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staple up w plates insulation opitions

clammy Member Posts: 3,013
Wonder what the train of thought is on insulating a extruded plate system.I am kinda on the fence weather to insulate with a air gap or with out .I am leaning towards leaving no air space and insualting w a mimiun of r 30, the  basement is heated .My feeling is that with out a air space and using  plates i will get a better responce and better out put at lower temps then with a air gap,Thanks peace and good luck clammy
R.A. Calmbacher L.L.C. HVAC
NJ Master HVAC Lic.
Mahwah, NJ
Specializing in steam and hydronic heating


  • Gordan
    Gordan Member Posts: 891
    All things equal, I can't see the gap hurting

    In my mind's eye, all it does is provide more paths (albeit not necessarily good ones) for the heat to get from the tube to the floor. The thermal mass of the air in the cavity doesn't amount to much, so I wouldn't expect it to substantially impact response. Heck, I'd spray paint the bottom of the plates to increase emissivity!

    What could go wrong? With insulation being the same in both cases, increased downward heat loss is only possible if the average temperature of the cavity increases, and that can only be good for output (and evenness of output.) Or, it could take too long for the floor to come up to temperature, but that seems unlikely for the reason I already addressed.
  • Zman
    Zman Member Posts: 7,493
    Air space

    I have done quite a few with an air space and never had a problem. I have heard people say it is not needed. I have not had the nerve to try it without. I just don't see the upside.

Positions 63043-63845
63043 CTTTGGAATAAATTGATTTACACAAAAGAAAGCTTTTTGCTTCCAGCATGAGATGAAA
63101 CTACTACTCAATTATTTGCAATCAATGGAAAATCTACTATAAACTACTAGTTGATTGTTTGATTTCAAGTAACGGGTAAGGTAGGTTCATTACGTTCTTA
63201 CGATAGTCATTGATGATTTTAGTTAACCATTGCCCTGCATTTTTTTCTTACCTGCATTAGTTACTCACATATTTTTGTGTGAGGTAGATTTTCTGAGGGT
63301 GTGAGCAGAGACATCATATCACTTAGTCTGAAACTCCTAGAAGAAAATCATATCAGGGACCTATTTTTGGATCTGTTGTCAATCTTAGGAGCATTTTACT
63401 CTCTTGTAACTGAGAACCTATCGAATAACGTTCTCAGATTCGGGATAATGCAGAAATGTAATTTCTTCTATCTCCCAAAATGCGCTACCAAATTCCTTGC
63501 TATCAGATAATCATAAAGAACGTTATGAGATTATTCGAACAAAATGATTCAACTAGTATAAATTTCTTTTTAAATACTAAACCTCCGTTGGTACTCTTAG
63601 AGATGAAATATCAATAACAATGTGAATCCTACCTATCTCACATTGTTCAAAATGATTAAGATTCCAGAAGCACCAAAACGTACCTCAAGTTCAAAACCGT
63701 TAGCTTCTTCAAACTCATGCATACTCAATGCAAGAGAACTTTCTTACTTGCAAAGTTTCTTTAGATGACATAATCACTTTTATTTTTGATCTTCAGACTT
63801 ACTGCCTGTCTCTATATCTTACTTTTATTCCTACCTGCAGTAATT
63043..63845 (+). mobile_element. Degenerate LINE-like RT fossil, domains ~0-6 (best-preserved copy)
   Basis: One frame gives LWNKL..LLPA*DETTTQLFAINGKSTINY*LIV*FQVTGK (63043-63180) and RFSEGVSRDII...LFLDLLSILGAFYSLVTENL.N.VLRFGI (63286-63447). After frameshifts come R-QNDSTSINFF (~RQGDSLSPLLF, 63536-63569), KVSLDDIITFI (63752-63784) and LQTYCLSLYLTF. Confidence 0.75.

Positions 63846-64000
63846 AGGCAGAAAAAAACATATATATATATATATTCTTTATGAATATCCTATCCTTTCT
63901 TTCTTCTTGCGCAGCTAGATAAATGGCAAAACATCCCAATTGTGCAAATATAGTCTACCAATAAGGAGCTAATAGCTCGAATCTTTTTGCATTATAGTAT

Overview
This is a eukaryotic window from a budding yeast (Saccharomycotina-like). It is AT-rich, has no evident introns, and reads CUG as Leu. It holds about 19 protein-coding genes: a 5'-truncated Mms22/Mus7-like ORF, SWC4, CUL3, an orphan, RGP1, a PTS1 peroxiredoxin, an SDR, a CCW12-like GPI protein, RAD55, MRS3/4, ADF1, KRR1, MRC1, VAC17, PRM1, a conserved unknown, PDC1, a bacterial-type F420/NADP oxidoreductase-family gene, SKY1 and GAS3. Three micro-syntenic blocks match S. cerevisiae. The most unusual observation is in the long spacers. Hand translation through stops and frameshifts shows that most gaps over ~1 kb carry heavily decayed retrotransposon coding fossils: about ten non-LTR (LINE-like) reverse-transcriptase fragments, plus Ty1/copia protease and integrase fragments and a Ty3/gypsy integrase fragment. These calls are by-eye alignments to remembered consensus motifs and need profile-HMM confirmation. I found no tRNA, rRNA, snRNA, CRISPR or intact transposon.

"If you can't explain it simply, you don't understand it well enough"
    Albert Einstein
  • NRT_Rob
    NRT_Rob Member Posts: 1,013
    if you have plates

    you don't need an airspace. difference is minimal in the extreme.
    Rob Brown
    Designer for Rockport Mechanical
    in beautiful Rockport Maine.
  • Dave H_2
    Dave H_2 Member Posts: 533
    Air Gap and plates

    There have been several types of radiant plates over the years.

    One style wants an air gap, one doesn't.

    The thin stamped style plates want an air gap to help with convective heat transfer and minimize temperature striping on the floor.

    The heavier extruded plates wants to transfer heat by conduction. An air gap with insulation will slow down its transfer of energy. The heavier plates typically also require a lower water temperature to do the same thing.

    Dave H.
    Dave H
  • NRT_Rob
    NRT_Rob Member Posts: 1,013
    to clarify

    only one type of plate wants convection, it's called "ultra fin". there are light plates that are conductive that are the vast majority of light plate joist installs. no airspace needed there.
    Rob Brown
    Designer for Rockport Mechanical
    in beautiful Rockport Maine.
  • RobG
    RobG Member Posts: 1,850
    Air Gap

    My argument against an air gap with plates is that with an air gap you are filling that 2" area with hot air. That hot air is going to want to exit to a cooler area by the easiest means available, wire and pipe penetrations, soffits, edges, band boards etc.. Where as eliminating the air gap, the conduction is going to go through the easiest place, UP (if radiant floor), eliminating the convective heat-loss. If you leave an air gap, you are creating a duct in every joist bay, and with ducts, there are duct losses.

    Just my 2 cents.

This discussion has been closed.